A man quietly observes birds consuming berries from a plant and concludes that the berries made the birds ‘spirited’ after consumption. Eventually, the observer decides to eat the berries and he finds that they have indeed had an energizing effect on him, so he sets out to find new ways to consume the berries.
This legend about coffee’s origins has been told on all continents, although sometimes goats are mentioned as the coffee-berry eating species. Shortly after the coffee berry had been determined as fit for human consumption, the Arabs were credited with roasting and grinding them into grounds that can be added to boiling water resembling the beverage that many modern day coffee connoisseurs drink. From this process, coffee roasters and brewers have focused on producing a beverage that contains the robust flavor people expect from their coffee beverages.
Over the years, health journals have published studies pointing to coffee consumption as the reason for sharper memories, fighting specific cancers in the human body and lowering the risk of death. Coffee has also been lauded for its antioxidant properties and has become the highest source of these properties in an American diet; no higher antioxidant source is consumed than that derived from coffee by the majority of inhabitants within the United States.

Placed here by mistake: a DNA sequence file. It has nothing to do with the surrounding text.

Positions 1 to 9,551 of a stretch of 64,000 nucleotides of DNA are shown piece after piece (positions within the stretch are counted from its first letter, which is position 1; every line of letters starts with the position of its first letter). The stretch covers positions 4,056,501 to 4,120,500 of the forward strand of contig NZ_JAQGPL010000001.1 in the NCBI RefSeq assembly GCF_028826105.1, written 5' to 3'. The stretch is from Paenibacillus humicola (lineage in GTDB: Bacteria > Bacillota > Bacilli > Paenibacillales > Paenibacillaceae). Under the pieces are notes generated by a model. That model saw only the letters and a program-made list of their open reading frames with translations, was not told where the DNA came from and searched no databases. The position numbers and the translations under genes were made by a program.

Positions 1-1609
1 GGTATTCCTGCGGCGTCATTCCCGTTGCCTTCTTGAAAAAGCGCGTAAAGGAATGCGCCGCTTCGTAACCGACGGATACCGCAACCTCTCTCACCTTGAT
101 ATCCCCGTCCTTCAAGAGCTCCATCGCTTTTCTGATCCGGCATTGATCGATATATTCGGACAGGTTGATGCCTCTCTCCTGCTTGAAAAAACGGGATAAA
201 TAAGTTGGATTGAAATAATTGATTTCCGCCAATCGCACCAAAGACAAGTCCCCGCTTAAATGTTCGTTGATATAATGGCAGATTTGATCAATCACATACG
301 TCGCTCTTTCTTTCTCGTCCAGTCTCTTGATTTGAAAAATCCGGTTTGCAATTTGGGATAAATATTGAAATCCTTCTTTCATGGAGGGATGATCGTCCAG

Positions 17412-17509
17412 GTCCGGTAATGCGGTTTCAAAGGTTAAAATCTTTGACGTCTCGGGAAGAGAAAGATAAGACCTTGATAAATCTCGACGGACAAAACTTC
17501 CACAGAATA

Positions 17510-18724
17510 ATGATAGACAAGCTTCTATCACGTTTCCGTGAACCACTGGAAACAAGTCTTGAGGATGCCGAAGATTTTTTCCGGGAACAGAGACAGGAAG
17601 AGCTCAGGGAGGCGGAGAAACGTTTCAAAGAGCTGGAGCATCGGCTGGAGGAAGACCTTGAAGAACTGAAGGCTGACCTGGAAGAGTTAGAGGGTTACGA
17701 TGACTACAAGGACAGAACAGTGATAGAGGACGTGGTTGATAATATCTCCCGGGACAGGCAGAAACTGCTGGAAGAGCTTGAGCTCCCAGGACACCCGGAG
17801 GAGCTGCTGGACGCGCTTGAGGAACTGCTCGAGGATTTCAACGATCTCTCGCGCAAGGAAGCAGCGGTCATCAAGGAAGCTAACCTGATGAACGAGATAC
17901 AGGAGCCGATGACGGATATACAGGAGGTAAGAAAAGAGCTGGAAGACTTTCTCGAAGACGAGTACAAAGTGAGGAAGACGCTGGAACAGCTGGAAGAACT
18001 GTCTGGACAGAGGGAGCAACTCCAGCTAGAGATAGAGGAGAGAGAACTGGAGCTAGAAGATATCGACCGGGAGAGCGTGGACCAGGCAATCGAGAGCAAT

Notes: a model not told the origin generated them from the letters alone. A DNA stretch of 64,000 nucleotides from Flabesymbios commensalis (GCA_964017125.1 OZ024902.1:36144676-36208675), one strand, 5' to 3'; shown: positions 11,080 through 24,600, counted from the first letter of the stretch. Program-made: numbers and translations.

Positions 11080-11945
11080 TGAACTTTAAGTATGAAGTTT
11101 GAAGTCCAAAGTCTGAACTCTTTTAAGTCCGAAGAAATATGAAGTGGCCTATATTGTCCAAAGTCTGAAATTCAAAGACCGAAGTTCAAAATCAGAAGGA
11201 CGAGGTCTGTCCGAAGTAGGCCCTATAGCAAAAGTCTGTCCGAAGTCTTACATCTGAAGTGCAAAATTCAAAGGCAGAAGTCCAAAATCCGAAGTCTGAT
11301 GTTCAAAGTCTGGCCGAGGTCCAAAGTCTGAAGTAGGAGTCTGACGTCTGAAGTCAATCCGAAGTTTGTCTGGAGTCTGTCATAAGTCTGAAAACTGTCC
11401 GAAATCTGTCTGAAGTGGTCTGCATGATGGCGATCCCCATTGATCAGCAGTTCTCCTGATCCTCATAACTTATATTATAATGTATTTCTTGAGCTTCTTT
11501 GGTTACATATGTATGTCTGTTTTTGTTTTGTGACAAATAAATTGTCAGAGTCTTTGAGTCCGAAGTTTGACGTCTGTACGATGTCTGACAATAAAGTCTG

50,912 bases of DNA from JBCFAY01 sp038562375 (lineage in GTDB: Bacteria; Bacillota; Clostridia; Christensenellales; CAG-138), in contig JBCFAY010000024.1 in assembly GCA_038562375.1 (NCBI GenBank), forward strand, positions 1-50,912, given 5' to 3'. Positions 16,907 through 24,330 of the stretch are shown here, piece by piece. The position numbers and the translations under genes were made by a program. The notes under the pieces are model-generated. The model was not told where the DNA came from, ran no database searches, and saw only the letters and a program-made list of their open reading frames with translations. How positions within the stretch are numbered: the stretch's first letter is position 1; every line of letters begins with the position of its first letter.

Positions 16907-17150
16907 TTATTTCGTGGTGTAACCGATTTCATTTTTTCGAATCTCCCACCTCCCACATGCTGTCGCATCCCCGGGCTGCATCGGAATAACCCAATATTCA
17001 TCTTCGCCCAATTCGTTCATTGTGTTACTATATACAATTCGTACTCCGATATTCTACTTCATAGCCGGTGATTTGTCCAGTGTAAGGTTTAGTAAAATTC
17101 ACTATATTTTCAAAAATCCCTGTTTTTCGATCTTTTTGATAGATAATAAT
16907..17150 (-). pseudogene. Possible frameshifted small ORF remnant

Coffee consumption is now, conversely, being viewed as a beverage that may increase an individual’s risk of high cholesterol and high blood pressure. The Baylor College of Medicine Journal published research showing how a chemical named “Cafestol” elevates a human’s cholesterol level by interfering with receptors in the body that control these levels. Additionally, large amounts of Cafestol consumption may contribute to the risk of stroke as well.
Which coffee drinkers are more susceptible to the risks of high cholesterol levels and blood pressure? The answer points to the large group of coffee connoisseurs in the U.S. who take the coffee brewing process so seriously that it is almost an art form. The most sought after coffee beverages by connoisseurs are prepared by French Press, Espresso machines and by boiling fine grounds with other ingredients, such as Turkish coffee, and by utilizing the Scandinavian brewing process. Each of these beverage processes contains extremely high levels of Cafestol while remarkably, in contrast, the often snubbed “Drip System” coffee brews are the healthiest way one can consume a coffee beverage as they contain very low levels of Cafestol. This is due to the fact that Drip Systems use filters to hold coffee grounds while hot water is added slowly to travel down into a carafe that holds the brew. During this process, the majority Cafestol found in coffee beans is trapped in the filter — leaving the drinker with a pleasant-tasting brew that contains the healthy properties mentioned above, but is devoid of risks for high cholesterol and high blood pressure.
This news may make it very difficult for coffee connoisseurs around the world to adjust their richer and stronger flavor-demanding palates to drinking Drip System coffee beverages. However, it is recommended that every coffee drinker become mindful of how his or her coffee is brewed. Otherwise, the ‘spirited’ aspects of these beverages may not be the only rise one will experience when enjoying that special brew.